I am happy to announce the first beta test version of my new Mac project “TorchFS.”
TorchFS is a filter for your file system
TorchFS displays your folder structure filtered by your search criteria. This helps to manage large amounts of files.
For example: You want to focus on stuff that happened in 2010 on your computer. TorchFS filters the given folder structure (“Documents”, “Pictures”, “Music”, …) and only displays entries, that have seen some action in 2010, dropping older stuff from the focus.
This is a picture of an example user home folder. You see a lot of folders that might be a bit older and that take up the user’s attention without need.
Here you see the same home folder, but this time TorchFS has filtered out all unnecessary folders, which helps to focus on the folders that are relevant in 2010.
Computers get more powerful by the year and the amount of files we store on them gets bigger and bigger. You probably have files as old as 10 years (or even older) stored somewhere in the hierarchy of your home folder. All this stuff wont go away, hopefully. But we need an efficient way to deal with this abundance of information.
My personal story is, that sometime in 2009 I noticed that my “Documents” folder had grown to a size that was unmanageable for me: it contained documents from several years and — as I am a lazy person — it had no deeper folder structure inside the “Documents” folder. So I decided to try the next best thing and started to create subfolders called 2009, 2008, 2007 and so on and moved the stuff to these subfolders.
But after some weeks I got tired of this chore and remembered that I had a computer, that is more than able to do this boring work for me. And my computer could not only categorize my stuff by years, but by using Spotlight it was able to apply any criteria to a collection of files that I needed. This was basically the idea behind TorchFS: to move away from manual work of categorizing my files and to leave this work to the computer.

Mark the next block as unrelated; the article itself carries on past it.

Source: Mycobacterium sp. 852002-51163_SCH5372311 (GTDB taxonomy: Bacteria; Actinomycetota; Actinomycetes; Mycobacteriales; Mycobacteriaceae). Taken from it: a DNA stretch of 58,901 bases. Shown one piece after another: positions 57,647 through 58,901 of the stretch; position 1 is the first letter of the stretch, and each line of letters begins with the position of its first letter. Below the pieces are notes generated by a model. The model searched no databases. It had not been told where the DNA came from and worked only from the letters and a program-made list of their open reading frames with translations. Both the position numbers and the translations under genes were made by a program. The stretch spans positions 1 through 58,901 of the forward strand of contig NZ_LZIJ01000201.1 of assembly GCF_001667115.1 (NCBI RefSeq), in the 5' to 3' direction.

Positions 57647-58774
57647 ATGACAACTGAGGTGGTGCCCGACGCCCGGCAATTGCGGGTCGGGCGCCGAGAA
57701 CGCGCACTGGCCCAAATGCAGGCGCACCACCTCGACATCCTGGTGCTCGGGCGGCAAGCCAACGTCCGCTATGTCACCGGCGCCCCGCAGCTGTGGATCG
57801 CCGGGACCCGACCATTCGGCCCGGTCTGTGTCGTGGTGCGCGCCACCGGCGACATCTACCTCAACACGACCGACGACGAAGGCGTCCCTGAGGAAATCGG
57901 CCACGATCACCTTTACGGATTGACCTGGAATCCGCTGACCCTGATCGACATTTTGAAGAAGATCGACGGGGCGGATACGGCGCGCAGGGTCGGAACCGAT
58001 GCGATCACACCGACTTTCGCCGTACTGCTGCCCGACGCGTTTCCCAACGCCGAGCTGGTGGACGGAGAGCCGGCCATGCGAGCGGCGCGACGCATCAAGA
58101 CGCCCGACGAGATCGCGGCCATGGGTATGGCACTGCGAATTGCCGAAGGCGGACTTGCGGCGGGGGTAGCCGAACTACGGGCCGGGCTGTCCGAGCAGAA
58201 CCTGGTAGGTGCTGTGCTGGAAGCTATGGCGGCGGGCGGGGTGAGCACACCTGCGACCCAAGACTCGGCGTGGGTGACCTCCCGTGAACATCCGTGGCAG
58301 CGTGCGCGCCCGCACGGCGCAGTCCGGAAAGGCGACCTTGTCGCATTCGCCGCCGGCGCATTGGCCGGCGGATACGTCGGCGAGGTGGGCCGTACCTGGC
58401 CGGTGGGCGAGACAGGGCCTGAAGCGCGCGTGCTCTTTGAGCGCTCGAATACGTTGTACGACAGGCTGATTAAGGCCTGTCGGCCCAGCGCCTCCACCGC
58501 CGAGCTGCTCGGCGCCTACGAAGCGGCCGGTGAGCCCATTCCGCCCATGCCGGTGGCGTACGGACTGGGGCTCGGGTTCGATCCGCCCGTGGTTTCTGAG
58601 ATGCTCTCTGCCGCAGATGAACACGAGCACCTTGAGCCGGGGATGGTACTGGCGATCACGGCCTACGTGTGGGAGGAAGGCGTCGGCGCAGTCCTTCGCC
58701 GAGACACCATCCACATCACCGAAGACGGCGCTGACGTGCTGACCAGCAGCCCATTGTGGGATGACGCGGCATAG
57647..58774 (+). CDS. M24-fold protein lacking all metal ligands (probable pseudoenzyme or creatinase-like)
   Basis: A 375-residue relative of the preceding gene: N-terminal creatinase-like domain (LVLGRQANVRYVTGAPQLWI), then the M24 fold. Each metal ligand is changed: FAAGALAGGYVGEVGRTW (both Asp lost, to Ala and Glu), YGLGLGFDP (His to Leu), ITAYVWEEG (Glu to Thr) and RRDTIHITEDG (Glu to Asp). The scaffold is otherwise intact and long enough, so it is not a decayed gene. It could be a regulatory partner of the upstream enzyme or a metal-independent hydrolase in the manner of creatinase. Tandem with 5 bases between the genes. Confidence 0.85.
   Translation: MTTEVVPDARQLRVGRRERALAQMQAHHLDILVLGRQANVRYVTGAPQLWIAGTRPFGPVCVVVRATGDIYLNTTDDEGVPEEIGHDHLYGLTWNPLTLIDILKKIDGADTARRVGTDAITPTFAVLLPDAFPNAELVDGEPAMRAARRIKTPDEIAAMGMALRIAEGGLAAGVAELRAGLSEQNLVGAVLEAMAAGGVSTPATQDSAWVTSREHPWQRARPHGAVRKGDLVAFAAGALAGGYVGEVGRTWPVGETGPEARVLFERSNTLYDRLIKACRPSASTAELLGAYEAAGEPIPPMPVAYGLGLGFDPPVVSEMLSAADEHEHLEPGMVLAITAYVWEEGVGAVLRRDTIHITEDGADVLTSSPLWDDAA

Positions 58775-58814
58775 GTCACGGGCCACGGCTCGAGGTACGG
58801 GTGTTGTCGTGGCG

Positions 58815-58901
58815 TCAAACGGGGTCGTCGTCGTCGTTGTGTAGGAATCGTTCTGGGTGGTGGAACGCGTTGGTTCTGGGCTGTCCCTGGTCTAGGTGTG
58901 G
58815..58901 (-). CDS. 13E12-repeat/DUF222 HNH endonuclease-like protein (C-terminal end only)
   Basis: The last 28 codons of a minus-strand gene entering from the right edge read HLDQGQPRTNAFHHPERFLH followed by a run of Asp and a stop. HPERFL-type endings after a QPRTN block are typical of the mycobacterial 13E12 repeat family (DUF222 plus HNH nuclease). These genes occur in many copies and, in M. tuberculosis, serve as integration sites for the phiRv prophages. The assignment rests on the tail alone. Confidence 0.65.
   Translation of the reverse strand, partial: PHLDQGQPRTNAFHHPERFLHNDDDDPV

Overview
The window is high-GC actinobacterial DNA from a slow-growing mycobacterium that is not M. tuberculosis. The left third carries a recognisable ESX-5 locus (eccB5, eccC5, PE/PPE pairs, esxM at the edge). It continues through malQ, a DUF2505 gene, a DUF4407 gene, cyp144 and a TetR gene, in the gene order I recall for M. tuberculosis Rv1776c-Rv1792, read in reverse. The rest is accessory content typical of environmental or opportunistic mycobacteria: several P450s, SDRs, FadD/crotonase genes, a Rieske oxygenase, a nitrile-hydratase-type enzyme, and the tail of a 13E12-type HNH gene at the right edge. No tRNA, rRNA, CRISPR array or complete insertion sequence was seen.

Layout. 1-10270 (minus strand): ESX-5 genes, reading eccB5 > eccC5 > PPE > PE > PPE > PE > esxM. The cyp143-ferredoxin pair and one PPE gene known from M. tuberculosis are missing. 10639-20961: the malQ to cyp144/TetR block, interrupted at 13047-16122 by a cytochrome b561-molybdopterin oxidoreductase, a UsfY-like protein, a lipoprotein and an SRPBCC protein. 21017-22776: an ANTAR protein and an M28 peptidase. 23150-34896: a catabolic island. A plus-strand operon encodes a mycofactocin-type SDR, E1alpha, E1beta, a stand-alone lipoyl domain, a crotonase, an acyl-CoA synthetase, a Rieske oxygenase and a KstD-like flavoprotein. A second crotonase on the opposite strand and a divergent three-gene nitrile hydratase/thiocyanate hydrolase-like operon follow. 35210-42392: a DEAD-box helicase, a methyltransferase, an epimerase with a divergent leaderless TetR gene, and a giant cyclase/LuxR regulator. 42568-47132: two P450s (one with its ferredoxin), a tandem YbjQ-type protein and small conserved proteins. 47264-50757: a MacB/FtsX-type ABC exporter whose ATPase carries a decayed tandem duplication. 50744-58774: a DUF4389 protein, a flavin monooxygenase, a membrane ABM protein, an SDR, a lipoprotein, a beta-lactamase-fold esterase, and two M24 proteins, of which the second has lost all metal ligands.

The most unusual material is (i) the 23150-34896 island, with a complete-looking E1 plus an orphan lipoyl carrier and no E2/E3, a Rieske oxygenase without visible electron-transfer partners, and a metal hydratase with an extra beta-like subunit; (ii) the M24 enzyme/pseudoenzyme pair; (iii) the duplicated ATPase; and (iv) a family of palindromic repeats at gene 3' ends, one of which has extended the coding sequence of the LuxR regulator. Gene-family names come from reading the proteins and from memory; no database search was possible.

Behind the scenes: Spotlight and MacFUSE
TorchFS works by using Apple’s Spotlight search engine and Google’s MacFUSE user-space filesystem framework. TorchFS creates a Spotlight query and displays the found files in their original folder hierarchy in a virtual filesytem provided by MacFUSE. This way no new folders or files are created on your hard-drive. In fact the files are not touched at all, but TorchFS will display a virtual file alias that will take you to the original file.
TorchFS builds on the SpotlightFS file system, which is part of the standard MacFUSE distribution by Google, but extends its functionality to preserve the original folder structure of the found results.
Differences to the standard Spotlight result window
The Finder can display the results of a Spotlight query, called “smart folder”, in any of its view options, but not in the hierarchical view, that can be used for “normal” folders. If you want to know the location of a smart folder item you have to click on it and its location will be displayed at the bottom of the Finder window.
This way you lose much of the original meta-structure that could help you to tell the relevance of the found item in the context of other files.
Additionally the normal Finder view of a smart folder usually gives you too many results for a broad query like “2009”: too much files to get a good overview of what happened last year.
These two points are solved with TorchFS.
How to get TorchFS
First of all: Please remember, that this is a beta release. So this version might contain bugs and if you decide to use TorchFS you will do so at your own risk!
In order to use TorchFS you first have to install MacFUSE: Please go to the MacFUSE website and follow the instructions for installing.
After you have installed MacFUSE, just download and unpack the zip-file containing the TorchFS app. This file can be found here.
To start TorchFS just double-click it. It will present some basic system smart folders like “All Documents” along with your own smart folders as TorchFS folder (Please consult you Mac’s help system on how to construct smart folders). If you like you can drag these TorchFS folders to your Finder’s “Places” shortcuts menu for easy access. (In order to see new smart folders in TorchFS you have to restart the TorchFS.app)
Why this name? I wanted to keep a reference to Spotlight in the name. And a torch only illuminates a very small area and it can be used to follow a path. Just like the path through the folder structure. But on the other hand, it’s just a name.
Please follow the TorchFS twitter feed for updates!